BACKGROUND: A longitudinal repeated measures design over pregnancy and post-birth, with a control group would provide insight into the mechanical adaptations of the body under conditions of changing load during a common female human lifespan condition, while minimizing the influences of inter human differences.
IMPORTANCE: Information regarding treatment options and prognosis is essential for patient decision making. Patient perception of physicians as being less compassionate when they deliver bad news might be a contributor to physicians' reluctance in delivering these types of communication.
Academic Medicine: Journal of the Association of American Medical Colleges
BACKGROUND: Previous research explored students' reasoning in the face of professional dilemmas, using interviews in response to videotaped scenarios. This study determined the effects of a change in context (to a written exam) and format (video versus text scenarios) on students' response patterns. METHOD: Fifty-three students were randomized to videotaped or text-based scenarios in the context of a mock written exam. Responses were coded by two raters. RESULTS: Interrater reliability was high (kappa = 0.872).
BACKGROUND: Information about brain stem death and donation can be influence the consent rate for donation and its psychosocial effects. The aim of this study was to create a "VIDEO" model that could be used to help physicians to develop communication skills. METHODS: A video recorded 32 simulations of family interviews: 16 under-age and 16 adult donors. They were analyzed during 8 courses conducted in 2008 and 2009. During the VIDEO process, the visual presentation was followed by participants (n=192) discussing interactively the donation situation.
PURPOSE: To determine the validity of the Hypnotic Induction Profile (HIP) followed by seizure induction during continuous video-electroencephalographic (EEG) monitoring to discriminate between epileptic (EE) and nonepileptic events (NEE). METHODS: Eighty-two patients admitted to the Stanford Comprehensive Epilepsy Center for differential diagnosis of seizure-like events were evaluated. Exclusion criteria included inability or refusal to complete the HIP, lack of a "typical" event, an IQ <70, present evidence of psychosis, or a physiological cause for NEE.
Only a few studies have been reported in which suggestion was used to provoke pseudoseizures (PS). In these studies PS were video EEG monitored, and saline injections were administered as placebo. This method may be somewhat unethical and carries a low success rate. The authors, two child psychiatrists (GZ and DS) and a neurologist (NG), applied hypnosis to provoke PS which were monitored by video-EEG. Pre-, intra- and post-ictal serum prolactin levels were determined.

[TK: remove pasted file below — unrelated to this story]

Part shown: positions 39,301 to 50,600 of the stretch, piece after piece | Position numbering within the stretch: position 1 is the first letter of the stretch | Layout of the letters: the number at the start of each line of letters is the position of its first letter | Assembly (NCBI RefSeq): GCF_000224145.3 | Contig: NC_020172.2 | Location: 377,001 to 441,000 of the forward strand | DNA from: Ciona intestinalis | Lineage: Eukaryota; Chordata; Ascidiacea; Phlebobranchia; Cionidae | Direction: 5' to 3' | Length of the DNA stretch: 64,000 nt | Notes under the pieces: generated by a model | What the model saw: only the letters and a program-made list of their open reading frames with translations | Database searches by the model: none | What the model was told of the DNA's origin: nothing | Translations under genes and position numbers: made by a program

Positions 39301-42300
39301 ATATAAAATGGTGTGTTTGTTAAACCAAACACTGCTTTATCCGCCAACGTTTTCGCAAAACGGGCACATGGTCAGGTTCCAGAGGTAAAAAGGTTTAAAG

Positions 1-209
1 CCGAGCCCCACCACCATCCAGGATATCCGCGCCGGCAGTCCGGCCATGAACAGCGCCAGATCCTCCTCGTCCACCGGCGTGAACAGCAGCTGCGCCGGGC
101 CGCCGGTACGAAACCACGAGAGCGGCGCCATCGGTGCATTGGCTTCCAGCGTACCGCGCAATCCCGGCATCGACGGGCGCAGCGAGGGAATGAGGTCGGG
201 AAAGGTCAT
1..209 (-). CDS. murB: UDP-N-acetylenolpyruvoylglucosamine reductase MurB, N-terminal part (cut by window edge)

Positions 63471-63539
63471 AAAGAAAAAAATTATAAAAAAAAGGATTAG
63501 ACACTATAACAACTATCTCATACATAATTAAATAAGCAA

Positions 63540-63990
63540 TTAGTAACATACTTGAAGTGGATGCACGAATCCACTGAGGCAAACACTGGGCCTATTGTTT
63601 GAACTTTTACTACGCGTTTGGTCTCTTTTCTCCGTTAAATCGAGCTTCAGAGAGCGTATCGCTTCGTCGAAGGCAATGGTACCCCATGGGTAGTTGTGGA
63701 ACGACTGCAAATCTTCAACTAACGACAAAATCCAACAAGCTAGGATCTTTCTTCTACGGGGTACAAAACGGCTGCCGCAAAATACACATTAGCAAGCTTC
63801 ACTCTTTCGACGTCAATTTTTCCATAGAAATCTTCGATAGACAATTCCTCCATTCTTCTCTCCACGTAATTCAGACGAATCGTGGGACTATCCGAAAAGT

BACKGROUND: The authors conducted two pilot studies that investigated the roles of hypnotizability, absorption (defined as the ability to maintain focused attention on a task or stimulus) and state versus trait anxiety as predictors of dental anxiety. One of the studies also examined the effectiveness of hypnosis in managing dental anxiety. METHODS: Participants in study 1 completed measures of hypnotizability and anxiety, viewed a video of a dental procedure either under hypnosis or not, and completed dental anxiety questionnaires.
OBJECTIVE: An estimated 24% of patients referred to epilepsy clinics actually have nonepileptic seizures. Various procedures have been used to precipitate nonepileptic events. The goal of this study was to use hypnosis in seizure provocation and differentiation between epileptic and nonepileptic seizure events. METHODS: Fifty study participants were enrolled from the Via Christi Comprehensive Epilepsy Center's video/electroencephalography unit. Patients underwent the Hypnotic Induction Profile (HIP) to assess susceptibility to hypnosis.
OBJECTIVE: To determine whether placebo responses can be explained by characteristics of the patient, the practitioner, or their interpersonal interaction. METHODS: We performed an analysis of videotape and psychometric data from a clinical trial of patients with irritable bowel syndrome who were treated with placebo acupuncture in either a warm empathic interaction (Augmented, n = 96), a neutral interaction (Limited, n = 97), or a waitlist control (Waitlist, n = 96).
Depressed and non-depressed mothers and their 3-month-old infants were videotaped during breastfeeding and bottlefeeding interactions. The videotapes were subsequently coded for a number of feeding interaction behaviors as well as being rated on the Interaction Rating Scales. No differences were noted between the depressed and non-depressed mothers. Several breastfeeding versus bottlefeeding group effects were observed. The breastfeeding mothers showed less burping and less intrusive behavior during the nipple-in periods as well as during the nipple-out periods.